stead of Eq. (82), we have
v
ˆ
b ∇h
(0)
e
= v
eF
0e
cT
0e
∂A
∂t
. (107)
We may seek the solution of this equation in the form h
(0)
e
=
H(t, R
e
)F
0e
+h
(0)
e,hom
, where H(t, R
e
) is an unknown function to
be determined and h
(0)
e,hom
is the homogeneous solution satis
fying
ˆ
b ∇h
(0)
e,hom
= 0, (108)
i.e., h
(0)
e,hom
must be constant along the perturbed magnetic
ﬁeld. This is a generalization of Eq. (94). Again assuming
stochastic ﬁeld lines, we conclude that h
(0)
e,hom
is independent
of space. If we rule out spatially uniform perturbations, we
may set h
(0)
e,hom
= 0. The unknown function H(t, R
e
) is readily
expressed in terms of δn
e
and ϕ:
δn
e
n
0e
=
eϕ
T
0e
+
1
n
0e
_
d
3
vh
(0)
e
⇒ H =
δn
e
n
0e
−
eϕ
T
0e
, (109)
so h
(0)
e
is again given by Eq. (98), so the equations derived
in §§ 4.24.6 are unaltered. Thus, the massratio expansion
remains valid at k
λ
mfpi
(m
i
/m
e
)
1/2
.
4.8.4. k
λmfpi ≫(me/mi)
1/2
.
If the parallel wavelength of the ﬂuctuations is so long that
this is violated, k
λ
mfpi
(m
e
/m
i
)
1/2
, the collision term in
Eq. (77) is minus ﬁrst order. This is the lowestorder term in
the equation. Setting it to zero obliges h
(0)
e
to be a perturbed
Maxwellian again given by Eq. (92). Instead of Eq. (82), the
zerothorder kinetic equation is
v
ˆ
b ∇h
(0)
e
= v
eF
0e
cT
0e
∂A
∂t
+
_
∂h
(1)
e
∂t
_
c
. (110)
18 SCHEKOCHIHIN ET AL.
FIG. 4.— The region of validity in the wavenumber space of the secondary approximation—isothermal electrons and gyrokinetic ions (§ 4). It is the region
of validity of the gyrokinetic approximation (Fig. 3) further circumscribed by two conditions: k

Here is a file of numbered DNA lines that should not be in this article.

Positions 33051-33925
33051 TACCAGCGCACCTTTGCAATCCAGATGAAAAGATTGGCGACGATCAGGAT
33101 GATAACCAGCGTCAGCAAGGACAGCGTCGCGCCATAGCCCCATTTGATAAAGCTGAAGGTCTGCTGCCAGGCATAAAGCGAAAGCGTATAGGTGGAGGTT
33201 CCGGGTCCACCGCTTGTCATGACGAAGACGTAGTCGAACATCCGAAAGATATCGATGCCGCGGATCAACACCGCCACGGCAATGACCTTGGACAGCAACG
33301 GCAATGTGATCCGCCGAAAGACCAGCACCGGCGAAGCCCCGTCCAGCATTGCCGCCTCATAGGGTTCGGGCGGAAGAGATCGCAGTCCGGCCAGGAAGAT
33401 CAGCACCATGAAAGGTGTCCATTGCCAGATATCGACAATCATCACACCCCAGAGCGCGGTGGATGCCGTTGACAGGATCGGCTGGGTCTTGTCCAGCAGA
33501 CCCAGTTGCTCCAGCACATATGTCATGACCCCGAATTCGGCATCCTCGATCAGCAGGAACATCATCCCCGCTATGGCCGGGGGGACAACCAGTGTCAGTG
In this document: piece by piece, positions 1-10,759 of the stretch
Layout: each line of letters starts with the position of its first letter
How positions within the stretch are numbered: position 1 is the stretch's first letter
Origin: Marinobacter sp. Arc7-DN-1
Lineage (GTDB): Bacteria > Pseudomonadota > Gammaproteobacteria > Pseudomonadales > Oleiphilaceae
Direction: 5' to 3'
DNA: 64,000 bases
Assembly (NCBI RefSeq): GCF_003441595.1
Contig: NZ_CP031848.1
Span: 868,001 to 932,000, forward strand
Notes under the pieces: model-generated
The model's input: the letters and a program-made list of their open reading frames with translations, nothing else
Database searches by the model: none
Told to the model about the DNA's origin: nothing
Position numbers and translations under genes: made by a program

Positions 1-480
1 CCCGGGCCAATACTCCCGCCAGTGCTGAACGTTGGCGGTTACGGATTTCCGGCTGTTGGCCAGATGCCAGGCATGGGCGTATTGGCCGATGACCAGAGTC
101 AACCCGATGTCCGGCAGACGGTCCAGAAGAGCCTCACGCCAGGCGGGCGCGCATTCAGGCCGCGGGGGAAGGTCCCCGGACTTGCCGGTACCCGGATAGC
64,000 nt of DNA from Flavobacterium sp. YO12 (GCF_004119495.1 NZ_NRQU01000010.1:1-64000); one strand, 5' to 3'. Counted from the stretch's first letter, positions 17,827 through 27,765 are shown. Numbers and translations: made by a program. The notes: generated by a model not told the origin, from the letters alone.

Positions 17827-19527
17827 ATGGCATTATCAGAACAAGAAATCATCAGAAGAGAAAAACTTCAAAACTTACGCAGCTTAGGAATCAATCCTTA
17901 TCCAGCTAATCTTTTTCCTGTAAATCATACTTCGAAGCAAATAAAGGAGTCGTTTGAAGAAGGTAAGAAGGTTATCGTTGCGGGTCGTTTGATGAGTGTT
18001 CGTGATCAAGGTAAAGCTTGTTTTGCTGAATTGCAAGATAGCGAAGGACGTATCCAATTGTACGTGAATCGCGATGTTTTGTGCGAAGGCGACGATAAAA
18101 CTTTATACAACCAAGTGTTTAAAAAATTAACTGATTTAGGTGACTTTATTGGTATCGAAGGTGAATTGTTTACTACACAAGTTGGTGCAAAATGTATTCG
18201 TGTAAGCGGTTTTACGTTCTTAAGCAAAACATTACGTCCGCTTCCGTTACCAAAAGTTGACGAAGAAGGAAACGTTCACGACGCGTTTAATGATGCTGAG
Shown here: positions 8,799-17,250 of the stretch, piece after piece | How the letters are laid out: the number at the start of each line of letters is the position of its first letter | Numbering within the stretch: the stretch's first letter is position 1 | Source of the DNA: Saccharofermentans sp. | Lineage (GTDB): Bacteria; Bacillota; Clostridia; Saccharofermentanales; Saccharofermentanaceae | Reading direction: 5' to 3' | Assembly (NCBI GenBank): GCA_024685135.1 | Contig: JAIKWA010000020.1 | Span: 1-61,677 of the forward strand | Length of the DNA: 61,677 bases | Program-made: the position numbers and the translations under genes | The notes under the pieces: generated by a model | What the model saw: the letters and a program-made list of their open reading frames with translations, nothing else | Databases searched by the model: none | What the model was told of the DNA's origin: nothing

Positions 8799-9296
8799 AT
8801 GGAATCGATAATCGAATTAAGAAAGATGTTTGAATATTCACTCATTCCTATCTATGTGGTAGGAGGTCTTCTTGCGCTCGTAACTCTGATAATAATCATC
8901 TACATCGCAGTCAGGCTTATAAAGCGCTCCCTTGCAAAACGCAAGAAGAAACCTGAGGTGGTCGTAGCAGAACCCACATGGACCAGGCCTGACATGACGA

λ
mfpi
≫(me/m
i
)
1/2
(isothermal electrons) and k
⊥
ρe ≪1
(magnetized electrons). The region of validity of the strongly magnetized twoﬂuid theory (Appendix A.2) is also shown. It is the same as for the full twoﬂuid
theory plus the additional constraint k
⊥
ρ
i
≪k
λ
mfpi
. The region of validity of MHD (or oneﬂuid theory) is the subset of this with k
λ
mfpi
≪(me/m
i
)
1/2
(adiabatic electrons).
Now the collision term in this order contains h
(1)
e
, which can
be determined from Eq. (110) by inverting the collision op
erator. This sets up a perturbation theory that in due course
leads to the Reduced MHD version of the general MHD
equations—this is what was considered in § 2. Equation (94)
no longer needs to hold, so the electrons are not isothermal.
In this true oneﬂuid limit, both electrons and ions are adi
abatic with equal temperatures [see Eq. (112) below]. The
collisional transport terms in this limit (parallel and perpen
dicular resistivity, viscosity, heat ﬂuxes, etc.) were calcu
lated [starting not from gyrokinetics but from the general
Vlasov–Landau equation (36)] in exhaustive detail by Bra